• I suppose it’s not the easiest to work with.

the pie crust test - how to make the best!

Homemade Pie Crust - All-Shortening Pie Crust From Scratch

  • Servings: 1, 2-crust Pie
  • Difficulty: easy
  • Print

Pie crust from scratch, made with shortening

Ingredients

  • 2 c. All Purpose Flour
  • 1/2 tsp. Salt
  • 1 c. COLD Shortening, cut into pieces
  • 5-7 Tbs COLD Water
  • Extra flour, to roll out dough

Directions

  1. In a large bowl, combine the flour and salt.
  2. Add in shortening, and toss gently with the flour mixture to coat.
  3. With a fork or pastry blender, “cut in” shortening. (Mash it into small pieces.) Continue cutting in the fat until its the size of peas.
  4. One tablespoon at a time, add the cold water to the dry mixture, stirring as you go. Continue to add cold water until the mixture comes together like dough. Do not add too much water or the dough will be tough.
  5. Form the dough into two balls (one ball will become the bottom crust of the pie, the other will become the top crust).
  6. Fill the pie with filling, top with the second crust, and bake according to instructions for your pie of choice. 😊)

The pros of the All-Shortening Crust

  • Easy to work with
  • Great appearance – nice, even browning

The cons of the All-Shortening Crust

  • Texture was less flaky than the all-butter version
  • Flavor was better in the all-butter version

the pie crust test - how to make the best!

Homemade Pie Crust - Butter + Shortening Pie Crust From Scratch

  • Servings: 1, 2-crust Pie
  • Difficulty: easy
  • Print

Pie crust from scratch, made with butter and shortening

Ingredients

  • 2 c. All Purpose Flour
  • 1/2 tsp. Salt
  • 1/2 c. COLD Butter, cut into pieces
  • 1/2 c. COLD Shortening, cut into pieces
  • 5-7 Tbs COLD Water
  • Extra flour, to roll out dough

Directions

  1. In a large bowl, combine the flour and salt.
  2. Add in butter and shortening, and toss gently with the flour mixture to coat.
  3. With a fork or pastry blender, “cut in” the butter and shortening. (Mash it into small pieces.) Continue cutting in the fat until its the size of peas.
  4. One tablespoon at a time, add the cold water to the dry mixture, stirring as you go. Continue to add cold water until the mixture comes together like dough. Do not add too much water or the dough will be tough.
  5. Form the dough into two balls (one ball will become the bottom crust of the pie, the other will become the top crust).
  6. Fill the pie with filling, top with the second crust, and bake according to instructions for your pie of choice. 😊)

The pros of the Butter-Shortening Combo Crust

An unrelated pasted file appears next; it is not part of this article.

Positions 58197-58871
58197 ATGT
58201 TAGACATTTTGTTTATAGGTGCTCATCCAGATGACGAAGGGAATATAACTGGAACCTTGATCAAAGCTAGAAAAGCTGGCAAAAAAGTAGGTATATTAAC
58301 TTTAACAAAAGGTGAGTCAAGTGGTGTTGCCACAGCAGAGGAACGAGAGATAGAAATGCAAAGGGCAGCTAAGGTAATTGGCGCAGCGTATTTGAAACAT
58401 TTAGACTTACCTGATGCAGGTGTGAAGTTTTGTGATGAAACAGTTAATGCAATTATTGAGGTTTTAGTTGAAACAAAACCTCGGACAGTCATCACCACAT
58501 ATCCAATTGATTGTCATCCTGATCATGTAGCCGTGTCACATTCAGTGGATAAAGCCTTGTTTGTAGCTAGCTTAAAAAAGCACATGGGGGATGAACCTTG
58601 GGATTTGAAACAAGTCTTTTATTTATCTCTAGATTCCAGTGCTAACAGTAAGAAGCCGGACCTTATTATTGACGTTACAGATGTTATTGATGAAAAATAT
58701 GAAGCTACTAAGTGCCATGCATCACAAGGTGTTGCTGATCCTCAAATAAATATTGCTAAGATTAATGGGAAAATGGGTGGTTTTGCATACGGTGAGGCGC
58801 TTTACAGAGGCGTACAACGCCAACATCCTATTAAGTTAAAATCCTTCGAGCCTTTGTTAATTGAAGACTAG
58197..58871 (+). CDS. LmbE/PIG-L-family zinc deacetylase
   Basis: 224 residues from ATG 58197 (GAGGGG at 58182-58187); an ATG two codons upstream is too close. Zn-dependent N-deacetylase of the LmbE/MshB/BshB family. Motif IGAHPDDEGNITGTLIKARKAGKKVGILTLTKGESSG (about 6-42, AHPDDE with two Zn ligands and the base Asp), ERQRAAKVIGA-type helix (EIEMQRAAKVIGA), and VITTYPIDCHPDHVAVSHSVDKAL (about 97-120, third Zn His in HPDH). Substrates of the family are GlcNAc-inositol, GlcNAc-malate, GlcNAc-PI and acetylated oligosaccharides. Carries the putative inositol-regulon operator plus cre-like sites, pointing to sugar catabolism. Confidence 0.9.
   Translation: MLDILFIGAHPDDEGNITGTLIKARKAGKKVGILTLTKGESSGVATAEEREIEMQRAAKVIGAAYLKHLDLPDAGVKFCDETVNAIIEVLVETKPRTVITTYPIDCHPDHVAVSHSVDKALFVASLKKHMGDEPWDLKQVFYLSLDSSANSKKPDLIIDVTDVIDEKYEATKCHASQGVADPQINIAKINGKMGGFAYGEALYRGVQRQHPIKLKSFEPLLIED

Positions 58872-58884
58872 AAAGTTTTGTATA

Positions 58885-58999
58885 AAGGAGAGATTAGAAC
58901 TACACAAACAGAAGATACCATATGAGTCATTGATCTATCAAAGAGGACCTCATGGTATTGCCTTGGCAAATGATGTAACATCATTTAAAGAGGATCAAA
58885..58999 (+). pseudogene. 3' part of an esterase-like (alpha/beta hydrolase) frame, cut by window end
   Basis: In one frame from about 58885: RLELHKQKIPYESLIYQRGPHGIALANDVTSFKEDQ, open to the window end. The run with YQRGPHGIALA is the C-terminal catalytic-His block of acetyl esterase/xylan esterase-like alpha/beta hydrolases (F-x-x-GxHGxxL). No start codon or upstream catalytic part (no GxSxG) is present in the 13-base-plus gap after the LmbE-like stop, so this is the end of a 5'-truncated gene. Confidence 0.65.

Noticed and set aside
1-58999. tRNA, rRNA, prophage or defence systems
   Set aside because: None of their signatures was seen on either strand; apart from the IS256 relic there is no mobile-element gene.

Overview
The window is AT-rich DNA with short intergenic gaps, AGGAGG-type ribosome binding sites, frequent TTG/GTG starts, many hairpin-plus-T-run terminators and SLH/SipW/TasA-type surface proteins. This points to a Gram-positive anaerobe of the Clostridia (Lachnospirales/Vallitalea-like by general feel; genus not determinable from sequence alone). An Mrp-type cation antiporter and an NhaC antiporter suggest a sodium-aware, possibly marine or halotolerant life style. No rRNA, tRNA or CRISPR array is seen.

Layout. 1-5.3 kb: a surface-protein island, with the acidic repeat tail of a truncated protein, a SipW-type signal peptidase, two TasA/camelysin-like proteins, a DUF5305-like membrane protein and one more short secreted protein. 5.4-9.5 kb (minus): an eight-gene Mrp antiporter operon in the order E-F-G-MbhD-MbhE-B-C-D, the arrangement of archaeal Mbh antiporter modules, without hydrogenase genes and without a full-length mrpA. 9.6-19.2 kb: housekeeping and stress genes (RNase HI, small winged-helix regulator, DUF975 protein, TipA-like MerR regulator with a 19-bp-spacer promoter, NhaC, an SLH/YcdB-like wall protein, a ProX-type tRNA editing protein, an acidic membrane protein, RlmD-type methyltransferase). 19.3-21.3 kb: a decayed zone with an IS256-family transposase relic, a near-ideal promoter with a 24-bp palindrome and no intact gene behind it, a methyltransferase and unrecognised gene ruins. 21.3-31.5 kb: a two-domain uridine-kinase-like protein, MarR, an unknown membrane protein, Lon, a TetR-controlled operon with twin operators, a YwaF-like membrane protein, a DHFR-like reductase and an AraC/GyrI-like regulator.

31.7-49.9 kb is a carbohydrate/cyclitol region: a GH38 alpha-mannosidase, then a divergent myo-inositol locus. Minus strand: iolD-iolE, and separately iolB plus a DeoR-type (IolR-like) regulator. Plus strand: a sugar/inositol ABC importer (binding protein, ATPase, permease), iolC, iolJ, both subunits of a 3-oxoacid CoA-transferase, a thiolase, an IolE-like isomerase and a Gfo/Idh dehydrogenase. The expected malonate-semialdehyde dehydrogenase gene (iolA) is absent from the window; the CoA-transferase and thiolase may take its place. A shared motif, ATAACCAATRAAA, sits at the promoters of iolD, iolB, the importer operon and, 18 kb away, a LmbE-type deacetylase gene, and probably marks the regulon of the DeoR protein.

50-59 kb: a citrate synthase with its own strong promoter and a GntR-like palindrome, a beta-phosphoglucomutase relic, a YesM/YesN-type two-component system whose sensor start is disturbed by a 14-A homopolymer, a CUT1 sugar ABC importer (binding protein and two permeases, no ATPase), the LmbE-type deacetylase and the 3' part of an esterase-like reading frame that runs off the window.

• Easy to work with
  • Great appearance – nice, even browning
  • Nice flavor
  • Flaky texture

The cons of the Butter-Shortening Crust

  • Still thinking…

the pie crust test - how to make the best!

Homemade Pie Crust - Lard Pie Crust From Scratch

  • Servings: 1, 2-crust Pie
  • Difficulty: easy
  • Print

Pie crust from scratch, made with lard

Ingredients

  • 2 c. All Purpose Flour
  • 1/2 tsp. Salt
  • 1/2 c. Lard, cut into pieces
  • 5-7 Tbs COLD Water
  • Extra flour, to roll out dough

Directions

  1. In a large bowl, combine the flour and salt.
  2. Add in lard, and toss gently with the flour mixture to coat.
  3. With a fork or pastry blender, “cut in” the lard. (Mash it into small pieces.) Continue cutting in the fat until its the size of peas.
  4. One tablespoon at a time, add the cold water to the dry mixture, stirring as you go. Continue to add cold water until the mixture comes together like dough. Do not add too much water or the dough will be tough.
  5. Form the dough into two balls (one ball will become the bottom crust of the pie, the other will become the top crust).
  6. Fill the pie with filling, top with the second crust, and bake according to instructions for your pie of choice. 😊)

The pros of the Lard Crust

  • Dad likes it
  • Nice appearance, and good, even browning

The cons of the Lard Crust

  • Not the easiest to work with.
  • Different flavor and texture than the previous versions.

My Conclusions:

There are several pie crust recipes out there and most yield a reasonably good crust. Likely, a “favorite crust” all comes down to personal preference. My mom likes the all-shortening crust because she finds it easy to handle. My dad prefers the lard crust. My preference is an All-Butter Crust because I love the flavor. However, the Buttter + Shortening Combo Crust yielded a flavorful, flaky crust that was easy to work with. It’s a great basic recipe.

Now to the big question…What’s your favorite pie?

the-pie-crust-test

Leave a Reply

Fill in your details below or click an icon to log in:

WordPress.com Logo

You are commenting using your WordPress.com account. Log Out / Change )

Twitter picture

You are commenting using your Twitter account. Log Out / Change )

Facebook photo

You are commenting using your Facebook account. Log Out / Change )

Google+ photo

You are commenting using your Google+ account. Log Out / Change )

Connecting to %s